N.Y. lawmakers hold hearing on government-run health care system

By Katie Gibas
Time Warner Cable News, Jan. 2, 2015

SYRACUSE, N.Y. -- What if you didn't have to worry about insurance premiums, deductibles and co-pays when it comes to your health care? That's what some New York lawmakers are proposing with the New York Health Act.

Ellie Donnelly of Syracuse couldn't afford health insurance in the years before the Affordable Care Act, so she went without. Then she had a heart attack.

"I got a bill for $43,000 unable to pay all these bills, I almost lost my house," said Donnelly.

That's one of the reasons she's been an advocate for a single-payer health care system or one in which the government, rather than private insurance companies, pays all health care costs.

"A single-payer system has tremendous potential to eliminate much of the hassle, waste, excessive cost and needless complexity that is frustrating for all of us every day, doctors and patients alike," said Dr. Robert Ostrander, the NYS Academy of Family Physicians vice president.

State Assemblyman and Chair of the Assembly's Health Committee Democrat Richard Gottfried introduced a bill to make that system a reality in New York State. He says the Affordable Care Act has made health care more reasonably priced but its fatal flaw is that it still relies on health insurance companies.

"Virtually every problem in health and health care that we face as patients, as health care providers, as employers, as taxpayers is made worse and more expensive and harder to solve because of the fact that we have an insurance-based health care system," said Gottfried.

Under Gottfried's proposal, there would be no premiums, deductibles or co-payments. It would be funded through a payroll tax, similar to the Medicare tax. Employers would pay 80% and employees would pay 20%.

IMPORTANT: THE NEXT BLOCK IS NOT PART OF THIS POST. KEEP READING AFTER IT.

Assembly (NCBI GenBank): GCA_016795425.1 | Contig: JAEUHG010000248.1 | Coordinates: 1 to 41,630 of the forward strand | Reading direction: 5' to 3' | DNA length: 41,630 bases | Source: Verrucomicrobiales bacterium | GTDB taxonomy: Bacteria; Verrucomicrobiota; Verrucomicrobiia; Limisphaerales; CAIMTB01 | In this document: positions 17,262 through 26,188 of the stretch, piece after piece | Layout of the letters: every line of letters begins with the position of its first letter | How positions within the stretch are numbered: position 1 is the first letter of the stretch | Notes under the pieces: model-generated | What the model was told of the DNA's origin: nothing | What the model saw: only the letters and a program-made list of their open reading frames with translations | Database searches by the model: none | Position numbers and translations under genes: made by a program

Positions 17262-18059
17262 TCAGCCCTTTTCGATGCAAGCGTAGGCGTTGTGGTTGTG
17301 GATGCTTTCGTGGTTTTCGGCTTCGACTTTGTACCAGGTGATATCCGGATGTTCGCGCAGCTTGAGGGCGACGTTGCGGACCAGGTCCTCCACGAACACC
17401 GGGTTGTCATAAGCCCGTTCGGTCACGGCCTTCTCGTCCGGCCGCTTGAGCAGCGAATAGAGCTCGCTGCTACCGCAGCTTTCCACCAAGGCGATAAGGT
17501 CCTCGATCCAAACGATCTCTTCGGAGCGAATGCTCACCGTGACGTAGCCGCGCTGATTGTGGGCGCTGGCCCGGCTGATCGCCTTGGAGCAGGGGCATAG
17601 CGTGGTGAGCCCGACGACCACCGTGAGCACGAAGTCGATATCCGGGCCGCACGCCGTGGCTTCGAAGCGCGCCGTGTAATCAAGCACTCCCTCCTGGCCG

"Health care ought to be treated in New York as a human right and public good and not a commercial commodity," said Gottfried.

Doctors and hospitals say they already struggle with Medicare and Medicaid. Groups like the New York Health Plan Association and New York State Conference of BlueCross BlueShield Plans say imposing a state-run system will mean higher taxes, price controls, limited choice among plans and providers, health care rationing, and a loss of jobs in the health insurance industry. Gottfried isn't concerned.

"They're not such huge employers. First thing I would say to them is find a socially productive way to earn a living," said Gottfried.

BlueCross BlueShield alone employs 10,000 people in New York State.

Vermont lawmakers voted in 2011 to create a single-payer system in their state by 2017.

The hearings will continue next week in Rochester and Buffalo and eventually make their way across the state, ending in Albany in January.

Read the documents related to the New York Health Act:

PNHP note: The article above is an updated version that was published on Dec. 4, 2014. For a related story with commentary by Assemblyman Gottfried and photos from the hearing, click here: